Results

Donor and recipient characteristics

Fifty-two patients were enrolled in the study: 26 (11 women, 15 men) PKTs and 26 (13 women, 13 men) controls. Table 1 shows the baseline characteristics of the transplant recipients. Mean age was 74.3 ± 2.9 years (range 68-81 years) in the PKT group and 73.4 ± 4.1 years (range 65-79 years) in the control group. All 26 patients in the PKT group had hypertension, compared to only 18 (69.2%) in the control group (p = 0.02). There were no other significant differences in baseline characteristics between the two groups (Table 1). In the control group, the interval between onset of chronic dialysis and kidney transplantation was 15 ± 14 months (range 3-62). Twenty-five recipients (96.2%) in each group received quadruple immunosuppressive therapy with interleukin-2 receptor antagonists, low doses of calcineurin inhibitors, mycophenolate mofetil, and corticosteroids. Induction treatment consisted of basiliximab, an anti-intcrleukin-2 receptor monoclonal antibody, in 50 patients (96%) and of timoglobulin in two (4%).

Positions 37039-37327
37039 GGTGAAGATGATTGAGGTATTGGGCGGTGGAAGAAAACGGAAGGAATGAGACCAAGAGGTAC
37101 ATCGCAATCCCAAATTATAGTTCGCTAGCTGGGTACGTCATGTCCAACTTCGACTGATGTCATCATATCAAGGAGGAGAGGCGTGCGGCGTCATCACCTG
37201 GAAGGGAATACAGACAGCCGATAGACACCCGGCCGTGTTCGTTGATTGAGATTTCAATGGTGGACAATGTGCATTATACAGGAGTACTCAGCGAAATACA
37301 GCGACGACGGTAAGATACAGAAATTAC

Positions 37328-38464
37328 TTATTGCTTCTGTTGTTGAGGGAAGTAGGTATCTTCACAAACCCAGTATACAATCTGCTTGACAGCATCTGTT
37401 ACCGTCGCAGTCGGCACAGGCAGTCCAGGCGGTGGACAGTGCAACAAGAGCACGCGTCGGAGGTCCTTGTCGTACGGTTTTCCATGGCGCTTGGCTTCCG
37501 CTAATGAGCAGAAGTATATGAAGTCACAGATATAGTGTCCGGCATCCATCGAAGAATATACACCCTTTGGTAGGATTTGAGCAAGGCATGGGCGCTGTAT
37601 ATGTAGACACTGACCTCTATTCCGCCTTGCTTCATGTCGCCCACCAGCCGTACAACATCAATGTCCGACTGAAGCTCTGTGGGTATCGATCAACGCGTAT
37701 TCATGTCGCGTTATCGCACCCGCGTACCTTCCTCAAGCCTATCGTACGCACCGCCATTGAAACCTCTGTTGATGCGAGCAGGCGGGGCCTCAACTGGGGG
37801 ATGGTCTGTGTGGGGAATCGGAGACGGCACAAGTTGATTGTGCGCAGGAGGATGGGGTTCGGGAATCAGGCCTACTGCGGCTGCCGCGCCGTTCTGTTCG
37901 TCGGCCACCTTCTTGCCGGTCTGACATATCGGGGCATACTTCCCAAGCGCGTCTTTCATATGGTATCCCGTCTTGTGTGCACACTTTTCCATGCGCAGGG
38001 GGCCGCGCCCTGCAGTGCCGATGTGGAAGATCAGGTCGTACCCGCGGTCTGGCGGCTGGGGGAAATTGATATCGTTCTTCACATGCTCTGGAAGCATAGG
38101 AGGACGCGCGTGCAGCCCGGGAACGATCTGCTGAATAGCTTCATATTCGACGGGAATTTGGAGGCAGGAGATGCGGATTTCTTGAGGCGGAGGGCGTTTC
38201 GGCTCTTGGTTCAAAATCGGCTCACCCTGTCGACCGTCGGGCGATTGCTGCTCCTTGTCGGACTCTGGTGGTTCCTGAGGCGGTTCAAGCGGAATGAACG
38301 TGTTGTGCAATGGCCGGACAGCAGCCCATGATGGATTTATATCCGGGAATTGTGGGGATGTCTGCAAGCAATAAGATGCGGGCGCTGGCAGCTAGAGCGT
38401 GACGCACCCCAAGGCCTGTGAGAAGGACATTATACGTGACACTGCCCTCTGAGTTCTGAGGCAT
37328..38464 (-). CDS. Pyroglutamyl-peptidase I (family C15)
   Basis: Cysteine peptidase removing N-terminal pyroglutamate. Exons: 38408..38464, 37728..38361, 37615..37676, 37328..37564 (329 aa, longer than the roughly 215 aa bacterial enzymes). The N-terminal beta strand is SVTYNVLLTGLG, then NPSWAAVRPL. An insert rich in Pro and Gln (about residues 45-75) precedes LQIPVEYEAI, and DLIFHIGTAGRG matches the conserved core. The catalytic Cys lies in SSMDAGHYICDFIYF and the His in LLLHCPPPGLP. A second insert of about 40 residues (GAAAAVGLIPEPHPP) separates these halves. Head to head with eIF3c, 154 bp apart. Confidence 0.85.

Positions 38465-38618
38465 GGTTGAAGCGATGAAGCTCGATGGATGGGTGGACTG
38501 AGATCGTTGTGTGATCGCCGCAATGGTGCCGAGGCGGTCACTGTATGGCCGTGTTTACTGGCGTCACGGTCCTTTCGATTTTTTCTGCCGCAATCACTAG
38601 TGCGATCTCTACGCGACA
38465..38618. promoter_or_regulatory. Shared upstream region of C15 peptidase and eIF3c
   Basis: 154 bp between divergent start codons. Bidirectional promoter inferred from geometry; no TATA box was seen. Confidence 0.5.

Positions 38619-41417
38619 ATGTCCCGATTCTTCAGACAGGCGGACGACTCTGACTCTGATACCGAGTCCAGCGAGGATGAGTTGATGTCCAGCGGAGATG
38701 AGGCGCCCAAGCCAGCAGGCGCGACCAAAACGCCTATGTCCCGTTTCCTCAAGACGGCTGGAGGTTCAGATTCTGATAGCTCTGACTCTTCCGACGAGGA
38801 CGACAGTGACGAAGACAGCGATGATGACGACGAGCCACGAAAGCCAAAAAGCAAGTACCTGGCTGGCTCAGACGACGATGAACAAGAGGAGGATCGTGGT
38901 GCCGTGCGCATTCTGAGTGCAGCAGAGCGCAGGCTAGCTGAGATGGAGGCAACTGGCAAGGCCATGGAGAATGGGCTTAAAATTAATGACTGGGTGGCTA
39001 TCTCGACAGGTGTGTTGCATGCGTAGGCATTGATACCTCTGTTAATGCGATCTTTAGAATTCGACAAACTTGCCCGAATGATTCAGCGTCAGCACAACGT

Table 1 displays the baseline characteristics of the donors. Median donor age was 73.8 ± 4.1 years (range, 65-80 years) in the PKT group and 74.4 ± 5.1 years (range 65-84 years) in the control group. There were no significant differences in baseline characteristics between the two groups. The median Scr level at the time of procurement was 0.7 mg/dl (range 0.5-1.1 mg/dl) in both groups. Median estimated GFR was 90.4 ± 19.6 ml/min/1.73 m2 in the PKT group and 94.2 ± 24.3 ml/min/1.73 m2 in the control group. Kidney biopsy was performed in 16 donors in the PKT group and in 20 in the control group, and the percentage of sclerotic glomeruli was 6.3% (range 4.2-10%) and 5.8% (4-15%), respectively.

Median cold ischemia time was 21.4 ± 5.3 h (range 7-33.3) in the PKT group and 21.6 ± 4 h (range 8.2-26.3) in the control group (Fig. 1).

 



Fig. 1 - Flow chart showing disposition of patients in the study.

 

Main outcomes